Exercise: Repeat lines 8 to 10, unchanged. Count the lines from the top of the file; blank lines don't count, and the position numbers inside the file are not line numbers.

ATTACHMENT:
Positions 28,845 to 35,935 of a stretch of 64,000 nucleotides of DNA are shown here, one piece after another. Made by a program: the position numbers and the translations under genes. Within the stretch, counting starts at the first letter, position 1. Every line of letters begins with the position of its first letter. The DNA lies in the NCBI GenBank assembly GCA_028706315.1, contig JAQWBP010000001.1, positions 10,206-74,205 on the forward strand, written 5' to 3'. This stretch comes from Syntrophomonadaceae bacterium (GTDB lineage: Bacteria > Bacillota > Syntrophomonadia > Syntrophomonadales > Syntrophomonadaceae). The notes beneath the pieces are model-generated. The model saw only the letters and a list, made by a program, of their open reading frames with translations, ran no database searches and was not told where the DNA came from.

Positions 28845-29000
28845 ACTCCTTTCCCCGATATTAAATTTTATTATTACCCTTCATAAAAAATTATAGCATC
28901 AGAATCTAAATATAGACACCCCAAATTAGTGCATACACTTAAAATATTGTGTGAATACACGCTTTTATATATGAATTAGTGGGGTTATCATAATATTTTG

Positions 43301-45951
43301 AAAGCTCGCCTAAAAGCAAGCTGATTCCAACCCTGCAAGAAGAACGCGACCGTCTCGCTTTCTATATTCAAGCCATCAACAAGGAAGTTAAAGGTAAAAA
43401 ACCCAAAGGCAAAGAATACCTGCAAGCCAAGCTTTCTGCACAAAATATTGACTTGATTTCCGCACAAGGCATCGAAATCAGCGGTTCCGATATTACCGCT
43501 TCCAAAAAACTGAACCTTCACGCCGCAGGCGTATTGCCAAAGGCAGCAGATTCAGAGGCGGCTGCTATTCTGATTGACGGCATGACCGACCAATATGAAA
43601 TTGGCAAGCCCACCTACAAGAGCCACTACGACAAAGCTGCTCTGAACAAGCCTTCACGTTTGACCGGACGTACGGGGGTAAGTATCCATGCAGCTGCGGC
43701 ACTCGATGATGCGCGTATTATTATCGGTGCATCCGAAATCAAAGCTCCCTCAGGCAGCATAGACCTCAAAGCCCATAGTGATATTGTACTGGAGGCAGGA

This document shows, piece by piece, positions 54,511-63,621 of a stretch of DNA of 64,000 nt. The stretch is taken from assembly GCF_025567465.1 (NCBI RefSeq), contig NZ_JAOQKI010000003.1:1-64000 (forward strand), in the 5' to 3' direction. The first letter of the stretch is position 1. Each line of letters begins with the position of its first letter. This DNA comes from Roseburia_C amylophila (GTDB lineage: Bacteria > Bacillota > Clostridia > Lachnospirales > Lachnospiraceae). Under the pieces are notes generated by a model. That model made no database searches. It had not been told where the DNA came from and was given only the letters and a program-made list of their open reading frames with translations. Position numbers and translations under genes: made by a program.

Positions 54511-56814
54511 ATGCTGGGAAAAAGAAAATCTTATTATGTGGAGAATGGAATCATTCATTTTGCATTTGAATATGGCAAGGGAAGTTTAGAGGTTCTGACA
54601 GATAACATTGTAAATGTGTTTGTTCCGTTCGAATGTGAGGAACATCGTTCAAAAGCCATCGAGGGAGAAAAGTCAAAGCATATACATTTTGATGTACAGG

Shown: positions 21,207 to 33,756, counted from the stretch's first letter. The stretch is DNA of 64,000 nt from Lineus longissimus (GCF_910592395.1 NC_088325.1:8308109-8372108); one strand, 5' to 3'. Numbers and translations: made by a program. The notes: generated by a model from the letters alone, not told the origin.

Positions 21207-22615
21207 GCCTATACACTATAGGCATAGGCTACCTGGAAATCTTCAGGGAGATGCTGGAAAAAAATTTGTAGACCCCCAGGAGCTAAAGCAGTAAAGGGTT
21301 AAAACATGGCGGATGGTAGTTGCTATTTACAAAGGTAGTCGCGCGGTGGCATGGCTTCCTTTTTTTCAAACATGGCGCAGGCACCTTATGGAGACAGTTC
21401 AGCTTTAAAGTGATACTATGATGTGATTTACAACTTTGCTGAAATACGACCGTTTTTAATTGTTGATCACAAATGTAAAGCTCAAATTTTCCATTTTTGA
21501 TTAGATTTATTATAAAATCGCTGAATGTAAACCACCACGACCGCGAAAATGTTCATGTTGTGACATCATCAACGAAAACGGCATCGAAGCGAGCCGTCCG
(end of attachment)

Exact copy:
43501 TCCAAAAAACTGAACCTTCACGCCGCAGGCGTATTGCCAAAGGCAGCAGATTCAGAGGCGGCTGCTATTCTGATTGACGGCATGACCGACCAATATGAAA
43601 TTGGCAAGCCCACCTACAAGAGCCACTACGACAAAGCTGCTCTGAACAAGCCTTCACGTTTGACCGGACGTACGGGGGTAAGTATCCATGCAGCTGCGGC
43701 ACTCGATGATGCGCGTATTATTATCGGTGCATCCGAAATCAAAGCTCCCTCAGGCAGCATAGACCTCAAAGCCCATAGTGATATTGTACTGGAGGCAGGA